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Which Type of Mask Helps You Be Heard Most Clearly?

MONDAY, Dec. 28, 2020 (HealthDay News) -- Disposable surgical masks are the best choice if you want to improve your chances of being heard by other people, researchers say.

They tested a variety of masks being used during the COVID-19 pandemic to determine which types make it easier for people to communicate with others.

The masks tested in the study included medical masks, disposable surgical masks, masks with clear plastic windows around the mouth, and homemade and store-bought cloth masks made of different fabrics and numbers of layers.

"We put the different masks onto the head-shaped loudspeaker and played the same sound for every test," said study author Ryan Corey, an electrical and computer engineering postdoctoral researcher at the University of Illinois at Urbana-Champaign.

"We also placed the speaker onto a turntable to add a directional component to our data," he added in a university news release.

The researchers also did tests with a person wearing the different types of masks.

Disposable surgical masks had the best acoustic performance among all the masks that were tested. Loosely woven 100% cotton masks also performed well, but may not be as effective as surgical masks at blocking respiratory droplets.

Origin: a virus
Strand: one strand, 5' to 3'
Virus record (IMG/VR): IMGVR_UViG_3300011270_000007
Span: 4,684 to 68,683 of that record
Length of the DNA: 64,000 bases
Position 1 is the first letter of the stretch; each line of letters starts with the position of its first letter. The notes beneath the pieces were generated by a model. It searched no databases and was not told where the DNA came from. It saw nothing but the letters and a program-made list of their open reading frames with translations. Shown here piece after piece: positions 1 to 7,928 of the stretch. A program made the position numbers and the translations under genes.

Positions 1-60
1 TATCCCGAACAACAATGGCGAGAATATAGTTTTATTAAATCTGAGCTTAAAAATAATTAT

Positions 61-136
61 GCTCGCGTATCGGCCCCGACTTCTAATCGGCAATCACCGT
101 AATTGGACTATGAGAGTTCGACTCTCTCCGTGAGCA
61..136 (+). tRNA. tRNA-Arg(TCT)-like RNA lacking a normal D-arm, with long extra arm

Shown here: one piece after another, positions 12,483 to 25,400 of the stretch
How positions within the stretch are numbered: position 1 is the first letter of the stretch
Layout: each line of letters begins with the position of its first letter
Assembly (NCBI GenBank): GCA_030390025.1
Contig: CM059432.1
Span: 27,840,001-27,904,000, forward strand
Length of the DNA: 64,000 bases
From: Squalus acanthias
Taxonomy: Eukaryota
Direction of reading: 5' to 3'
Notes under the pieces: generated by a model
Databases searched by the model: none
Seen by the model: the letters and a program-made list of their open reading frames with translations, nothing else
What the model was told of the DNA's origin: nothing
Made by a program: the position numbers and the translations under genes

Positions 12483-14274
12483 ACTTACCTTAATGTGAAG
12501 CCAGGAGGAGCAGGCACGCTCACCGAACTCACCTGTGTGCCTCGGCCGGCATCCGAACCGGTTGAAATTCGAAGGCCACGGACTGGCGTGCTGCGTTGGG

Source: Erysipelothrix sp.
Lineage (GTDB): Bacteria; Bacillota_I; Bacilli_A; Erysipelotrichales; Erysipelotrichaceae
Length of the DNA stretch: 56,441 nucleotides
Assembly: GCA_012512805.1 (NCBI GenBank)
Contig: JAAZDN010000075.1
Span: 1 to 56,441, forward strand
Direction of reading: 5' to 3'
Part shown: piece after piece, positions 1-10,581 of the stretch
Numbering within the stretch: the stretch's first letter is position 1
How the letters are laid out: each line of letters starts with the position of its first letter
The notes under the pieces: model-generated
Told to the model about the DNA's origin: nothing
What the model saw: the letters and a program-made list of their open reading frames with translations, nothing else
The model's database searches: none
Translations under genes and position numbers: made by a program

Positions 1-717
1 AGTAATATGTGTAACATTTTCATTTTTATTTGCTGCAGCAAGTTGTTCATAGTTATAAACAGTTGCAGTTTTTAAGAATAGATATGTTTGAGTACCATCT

Tightly woven cotton and blended fabrics may stop more droplets but also block more sound, according to the authors of the study published recently in The Journal of the Acoustical Society of America.

Multilayer masks made of loosely woven cotton may offer a reasonable compromise between droplet-blocking and acoustic performance, Corey suggested.

While clear-window masks enable others to see your mouth moving, they blocked sound more than any other masks in the study.

"Previous research performed on this subject has focused on medical masks worn in health care settings," Corey said. "But no one has looked at the acoustic effects caused by different kinds of fabric masks, so that's where I focused our study."

Most masks don't completely block sound, they simply deflect it away from the mouth, according to the researchers.

More information

The U.S. Centers for Disease Control and Prevention has more on COVID-19 and masks.

SOURCE: University of Illinois at Urbana-Champaign, news release, Dec. 23, 2020

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